2011 Kawasaki Vulcan 1700 Vaquero

2011 Kawasaki Vulcan 1700 Vaquero
2011 Kawasaki Vulcan 1700 Vaquero
Brrrr! This is south Texas, right? Then, why am I so cold? I was asking myself this as I
stood outside the La Toretta resort hotel on Lake Conroe, north of Houston, looking at all
the Vaqueros lined up under Kawasaki’s awning. It’s supposed to be warm here in midDecember, but somebody forgot to turn on the heat. Never mind the cold, let’s just hope
for some sunshine. At least it’s not raining!
Kawasaki invited so many motorcycle journalists
and Internet motorcycle forum representatives to
Houston that they had to divide us into three shifts
for the week. I, in the middle shift with fellow
Internet forum reps, got to spend quite a bit of time
with the new Vulcan 1700 Vaquero. We started out
under the awning, looking and touching. Kawasaki’s
Croft Long – Product Manager, along with Greg
Lasiewski – Public Relations, Paul Golde, Sean
Alexander, Brian Gibson, Jan Plessner, Tom
Matsuda, and quite a few other Kawasaki staffers,
were there to answer questions and offer
explanations.
Appearance, Comfort, Fit & Finish
According to Croft, Kawasaki’s market research
shows there’s a market niche for a solo cruiser that
blends parts of a traditional cruiser, a full tourer and
a bagger. The design targets were to develop a bike
that’s aggressive and sporty, combining cruiser
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© 2010 by Mark Moore, KVRF
appeal with bagger and tourer
features – all in a bike that sits low
and has flowing design lines. So,
using the Vulcan 1700 platform
introduced in 2009, Kawasaki
modified and tweaked it to develop
the Vaquero. Did Kawasaki meet
the design targets? I think they did.
Look at the pictures and make your
own decision.
Visually, the Vaquero projects a
“tough” image. The blacked-out
engine, forks, tank nacelle,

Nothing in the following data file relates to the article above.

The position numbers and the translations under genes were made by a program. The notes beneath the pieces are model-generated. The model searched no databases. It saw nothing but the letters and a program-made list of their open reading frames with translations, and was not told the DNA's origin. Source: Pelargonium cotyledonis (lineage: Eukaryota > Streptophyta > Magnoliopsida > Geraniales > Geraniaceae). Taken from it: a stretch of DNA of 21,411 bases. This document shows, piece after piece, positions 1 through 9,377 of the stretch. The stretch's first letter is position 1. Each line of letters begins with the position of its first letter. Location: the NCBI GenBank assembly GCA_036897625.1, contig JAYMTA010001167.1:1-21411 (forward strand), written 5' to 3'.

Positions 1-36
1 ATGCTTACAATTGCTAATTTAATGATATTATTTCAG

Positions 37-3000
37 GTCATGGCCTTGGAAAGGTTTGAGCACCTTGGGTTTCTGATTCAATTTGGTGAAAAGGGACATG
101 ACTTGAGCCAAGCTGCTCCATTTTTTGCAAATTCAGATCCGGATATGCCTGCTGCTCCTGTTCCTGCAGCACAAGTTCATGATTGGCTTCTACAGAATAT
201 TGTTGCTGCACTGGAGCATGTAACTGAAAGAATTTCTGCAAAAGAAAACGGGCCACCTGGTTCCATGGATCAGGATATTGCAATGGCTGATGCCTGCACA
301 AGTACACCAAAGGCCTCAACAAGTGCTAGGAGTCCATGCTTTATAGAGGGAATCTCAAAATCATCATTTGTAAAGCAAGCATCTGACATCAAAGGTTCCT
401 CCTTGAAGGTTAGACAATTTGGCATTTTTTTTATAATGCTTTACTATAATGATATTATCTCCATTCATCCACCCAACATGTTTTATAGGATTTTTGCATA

brake/clutch reservoir covers, and
wheels reinforce the visual cues.
This is especially true for the
glossy black-painted Vaquero.
Don’t like black? There’s a fireengine red Vaquero, too. A stylish
chin
fairing
completes
the
aggressive look.
Those of you familiar with the
previous-generation
Kawasaki
1500/1600 Nomad will instantly
recognize the familiar shape of the
Nomad side-opening saddlebags,
which are perhaps the most
distinctive and identifiable bags ever made. While the Vaquero’s bags pay homage to the older
Nomad, they aren’t exact copies. The grooves and chrome strips are gone. The resulting
smoothness and visual continuity add to
the all-of-a-piece look of the Vaquero.
Moreover, the bags aren’t square to the
bike frame. They toe in at the rear,
streamlining the view from behind. Samecolor bag filler plates complete the
smooth and sleek look.
A frame-mounted fairing first used on the
Vulcan 1700 Voyager adorns the front
end. Like the Nomad-style bags that aren’t
exact copies, the fairing came over with a
change. Gone are the auxiliary driving
lights. In their place, louvered grills add
visual interest and mono-color appeal.
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© 2010 by Mark Moore, KVRF
Want more light up front? You can
replace the louvered grills with
optional driving lights. With a
Voyager-like fairing up front,
Kawasaki chose to give the
Vaquero the Voyager’s hefty
45mm fork tubes to match –
blacked out, of course. On the red
Vaquero, the headlight trim
housing and dash panel are colormatched. They’re chrome and
black, respectively, on the black
Vaquero. The fairing holds the
same excellent audio system and
full instrumentation as are found on
the Voyager. For the Vaquero, the
tach and speedo get red dial face rings and amber lighting for all instruments.
I’ve always said that motorcycle seats are like mattresses because each rider has a very personal
preference. I found the Vaquero’s stock seat to be the best stock seat on which I’ve ever had the
pleasure of parking my butt. After an all-day test ride, I felt no seat fatigue or discomfort
whatsoever. The seat is probably only partially responsible for the comfort because the